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Regular version of the site
The Soviet Forestry Industry in the 1950s and 1960s: A Project of Modernization and Technology Transfer from Finland

Kochetkova E. A.

Iss. 52: Economic and social history. Helsinki: University of Helsinki, 2017.

‘The magic on the sea shore’: The manor of Schloss Fall and the navigation in the Gulf of Finland in the nineteenth century

Kraikovski A.

International Journal of Maritime History. 2018. Vol. 30. No. 2. P. 349-354.

Book chapter
Water Management in Russian Monasteries, 16th-18th cc.

Kraikovski A., Dadykina M., Kalemeneva E. A.

In bk.: Gestione dell'acqua in Europa (XII-XVIII Secc.) / Water Management in Europe (12th-18th centuries). Vol. 49. Firenze: Firenze University Press, 2018. Ch. 15. P. 319-336.

"Boundaries of History" Louise McReynolds - "Excavating Empire: Russian Archeologists and the ‘Imperial Imaginary’, 1804-1918"

Event ended

On June 14, 2018, Thursday, 6:30 pm Department of History and the Center for Historical Research at the HSE in St Petersburg invite you to a session of the “Boundaries of History” research seminar. Louise McReynolds (University of North Carolina) will present a talk: "Excavating Empire: Russian Archeologists and the ‘Imperial Imaginary’, 1804-1918"

Abstract: Geoffrey Hosking’s adage that “the Britain had an empire, whereas Russia was an empire” speaks to fundamental conceptual differences between the techniques that democratic vs. autocratic governments used as they colonized territories throughout the 19th century. Often quoted but seldom explored in detail, this maxim turns on the fact that western countries annexed territories overseas, whereas the Russians expanded into contiguous areas. This truism, however, fails to address either the theories that motivated the different strategies for expansion, much less their consequences. This project looks at the evolution of archeology, emergent in the 19th century as a new kind of discipline for studying human cultures. Archeology played a distinctive and pivotal role because of its intrinsic duality: a modern discipline, it was tasked with uncovering the pre-modern that permitted historical social and political relations to be imagined in new ways. Archeologists pieced together the diversities in the material cultures layered beneath territories, with borders both real and imagined. Many artefacts found at digs could be seen as evidence of cultural distinction, and therefore the basis for an independent polity. The question posed here is, What role did excavations play in the competing notions of nationalism, imperialism, and internationalism in Imperial Russia?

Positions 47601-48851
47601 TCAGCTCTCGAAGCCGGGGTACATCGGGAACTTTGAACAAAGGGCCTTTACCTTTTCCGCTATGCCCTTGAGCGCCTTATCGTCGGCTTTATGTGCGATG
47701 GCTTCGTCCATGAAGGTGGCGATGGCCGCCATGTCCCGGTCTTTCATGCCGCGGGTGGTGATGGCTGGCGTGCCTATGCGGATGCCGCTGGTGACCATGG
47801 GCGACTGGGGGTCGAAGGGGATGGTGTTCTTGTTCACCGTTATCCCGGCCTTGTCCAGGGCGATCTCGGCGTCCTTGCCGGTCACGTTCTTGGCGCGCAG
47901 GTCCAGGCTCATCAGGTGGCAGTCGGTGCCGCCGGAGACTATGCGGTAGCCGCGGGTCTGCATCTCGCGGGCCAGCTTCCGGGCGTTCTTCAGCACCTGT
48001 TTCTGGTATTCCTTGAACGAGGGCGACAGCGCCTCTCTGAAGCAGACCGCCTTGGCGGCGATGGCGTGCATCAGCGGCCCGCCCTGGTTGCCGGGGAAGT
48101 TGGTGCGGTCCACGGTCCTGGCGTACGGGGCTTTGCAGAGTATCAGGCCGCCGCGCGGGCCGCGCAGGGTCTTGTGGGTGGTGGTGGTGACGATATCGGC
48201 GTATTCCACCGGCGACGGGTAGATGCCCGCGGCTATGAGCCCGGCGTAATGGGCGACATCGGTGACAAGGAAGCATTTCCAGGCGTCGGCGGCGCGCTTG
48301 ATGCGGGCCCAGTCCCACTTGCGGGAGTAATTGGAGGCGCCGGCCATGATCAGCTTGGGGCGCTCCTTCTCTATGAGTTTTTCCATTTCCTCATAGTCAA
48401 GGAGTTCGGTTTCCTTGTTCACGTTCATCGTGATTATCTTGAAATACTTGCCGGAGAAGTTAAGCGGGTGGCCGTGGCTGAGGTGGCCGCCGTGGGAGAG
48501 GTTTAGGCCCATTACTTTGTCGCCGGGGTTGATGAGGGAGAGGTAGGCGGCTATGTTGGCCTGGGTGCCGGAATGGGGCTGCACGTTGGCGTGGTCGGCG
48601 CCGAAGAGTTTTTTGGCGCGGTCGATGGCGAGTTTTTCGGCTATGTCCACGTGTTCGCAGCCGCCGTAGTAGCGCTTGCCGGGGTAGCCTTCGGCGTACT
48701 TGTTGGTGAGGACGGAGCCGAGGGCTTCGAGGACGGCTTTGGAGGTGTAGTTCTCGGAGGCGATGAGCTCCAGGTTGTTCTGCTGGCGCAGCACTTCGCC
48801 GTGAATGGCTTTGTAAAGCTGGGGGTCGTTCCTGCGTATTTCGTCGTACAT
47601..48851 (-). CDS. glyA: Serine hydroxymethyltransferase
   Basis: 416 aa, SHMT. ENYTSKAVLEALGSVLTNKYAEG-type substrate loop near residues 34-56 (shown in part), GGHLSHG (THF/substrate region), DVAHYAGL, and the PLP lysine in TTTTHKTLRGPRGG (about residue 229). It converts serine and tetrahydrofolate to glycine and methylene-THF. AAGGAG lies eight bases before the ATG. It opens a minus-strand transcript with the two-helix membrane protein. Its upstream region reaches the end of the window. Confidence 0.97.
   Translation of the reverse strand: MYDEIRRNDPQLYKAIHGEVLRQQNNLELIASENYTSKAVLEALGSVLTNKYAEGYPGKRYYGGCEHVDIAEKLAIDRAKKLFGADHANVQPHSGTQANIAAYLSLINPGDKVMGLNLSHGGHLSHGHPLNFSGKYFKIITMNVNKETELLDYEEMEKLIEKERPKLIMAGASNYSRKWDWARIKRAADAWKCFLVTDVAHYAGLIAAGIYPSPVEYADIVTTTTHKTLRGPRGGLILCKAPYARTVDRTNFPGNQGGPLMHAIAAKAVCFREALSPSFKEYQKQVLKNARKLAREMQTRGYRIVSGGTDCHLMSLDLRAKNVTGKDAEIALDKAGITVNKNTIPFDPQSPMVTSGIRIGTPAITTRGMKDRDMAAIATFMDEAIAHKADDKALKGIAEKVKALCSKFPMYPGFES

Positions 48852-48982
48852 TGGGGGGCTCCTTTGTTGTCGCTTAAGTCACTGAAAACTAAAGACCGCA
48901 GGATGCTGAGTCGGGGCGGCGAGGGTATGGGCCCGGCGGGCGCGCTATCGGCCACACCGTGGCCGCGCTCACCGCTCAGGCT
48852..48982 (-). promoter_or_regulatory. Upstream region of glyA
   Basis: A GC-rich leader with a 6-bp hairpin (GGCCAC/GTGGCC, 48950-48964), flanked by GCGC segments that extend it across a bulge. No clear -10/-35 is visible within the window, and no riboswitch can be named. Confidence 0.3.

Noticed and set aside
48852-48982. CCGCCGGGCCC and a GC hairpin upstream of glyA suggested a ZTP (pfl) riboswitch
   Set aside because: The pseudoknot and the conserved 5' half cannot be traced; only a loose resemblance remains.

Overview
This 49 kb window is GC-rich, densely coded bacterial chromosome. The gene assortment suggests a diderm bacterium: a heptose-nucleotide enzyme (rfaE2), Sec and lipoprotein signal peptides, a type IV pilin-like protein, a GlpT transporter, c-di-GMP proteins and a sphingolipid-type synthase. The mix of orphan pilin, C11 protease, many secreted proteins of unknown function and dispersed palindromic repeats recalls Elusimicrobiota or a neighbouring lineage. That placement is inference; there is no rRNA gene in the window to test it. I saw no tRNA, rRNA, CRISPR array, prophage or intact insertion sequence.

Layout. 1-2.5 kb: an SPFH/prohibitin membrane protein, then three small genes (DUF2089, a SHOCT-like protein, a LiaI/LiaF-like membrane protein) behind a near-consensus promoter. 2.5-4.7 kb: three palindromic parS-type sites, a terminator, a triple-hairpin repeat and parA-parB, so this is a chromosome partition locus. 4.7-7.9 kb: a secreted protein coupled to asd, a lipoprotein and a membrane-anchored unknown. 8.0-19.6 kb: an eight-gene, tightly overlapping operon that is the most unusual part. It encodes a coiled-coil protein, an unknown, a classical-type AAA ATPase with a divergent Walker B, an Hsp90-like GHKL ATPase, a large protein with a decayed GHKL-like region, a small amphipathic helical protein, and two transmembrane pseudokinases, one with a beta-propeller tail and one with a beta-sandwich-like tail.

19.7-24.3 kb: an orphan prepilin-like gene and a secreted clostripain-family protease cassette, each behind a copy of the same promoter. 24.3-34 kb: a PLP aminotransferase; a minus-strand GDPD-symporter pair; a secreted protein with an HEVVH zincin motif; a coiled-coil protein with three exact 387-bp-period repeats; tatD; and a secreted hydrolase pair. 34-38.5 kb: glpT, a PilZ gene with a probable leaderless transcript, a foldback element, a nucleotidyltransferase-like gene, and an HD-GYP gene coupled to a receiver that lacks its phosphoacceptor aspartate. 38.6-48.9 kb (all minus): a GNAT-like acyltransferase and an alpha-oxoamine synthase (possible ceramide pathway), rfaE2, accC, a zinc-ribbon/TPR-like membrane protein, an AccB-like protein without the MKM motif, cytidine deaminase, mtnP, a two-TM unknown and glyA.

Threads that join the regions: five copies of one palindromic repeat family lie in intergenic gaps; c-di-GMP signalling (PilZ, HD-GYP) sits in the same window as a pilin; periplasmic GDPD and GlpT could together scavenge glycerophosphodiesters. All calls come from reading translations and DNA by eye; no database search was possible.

This project includes a vital digital component, a website that includes: visualizations of excavations; a prosopographical gallery of the men and women involved; georeferenced maps of the digs; and social and professional network wheels. These wheels make plain the futility of trying to categorize archeologists according to presupposed political leanings based on social estate, education, or ethnic origin. In sum, by exploring archeological ruins as “sites that condense alternative senses of history,” I am interested in how political and social spaces of empire came to be imagined by archeologists in the first place.

Moderator: Prof. Alexander M. Semyonov
Working language: English
Address: 17 Promyshlennaya St., room 412
Contact email: vepopov@hse.ru


Louise McReynolds

Professor, University of North Carolina


Luise McReynolds earned her Ph.D. from the University of Chicago in 1984 and taught for more than twenty years at the University of Hawai’i, where she also sat on the joint steering committee with members of the East West Center and developed a Certificate Program in Cultural Studies. 2006 she moved to the University of North Carolina at Chapel Hill and was promptly elected president of the Southern Slavic Conference. Her research focused on the development of middlebrow culture in late imperial Russia, McReynolds’s books include The News Under Russia’ Old Regime (Princeton UP, 1991) and Russia at Play: Leisure Activities at the End of the Tsarist Era (Cornell UP, 2003), which won the Norris Hundley Prize from the Pacific Coast Branch of the American Historical Association, and “Murder Most Russian: True Crime and Punishment in Late Imperial Russia” (Cornell, 2013), distinguished with the Heldt Prize from the American Association for Women in Slavic Studies. She edited, with Joan Neuberger, Imitations of Life: Two Centuries of Melodrama in Russia (Duke UP, 2001), and translated, among other manuscripts, the sensational “women’s novel” from 1910: Evdokiia Nagrodskaia’s The Wrath of Dionysus (Indiana UP, 1998). In addition, she has published numerous book chapters and articles in, for example, Slavic ReviewJournal of Popular Culture, and Radical History Review. Her research has been supported by the Institute for Advanced Study, the National Endowment for the Humanities, the Social Science Research Council, the National Council on East European and Eurasian Research, the National Humanities Center, the Kennan Institute, Fulbright-Hays, and the International Research & Exchanges Board.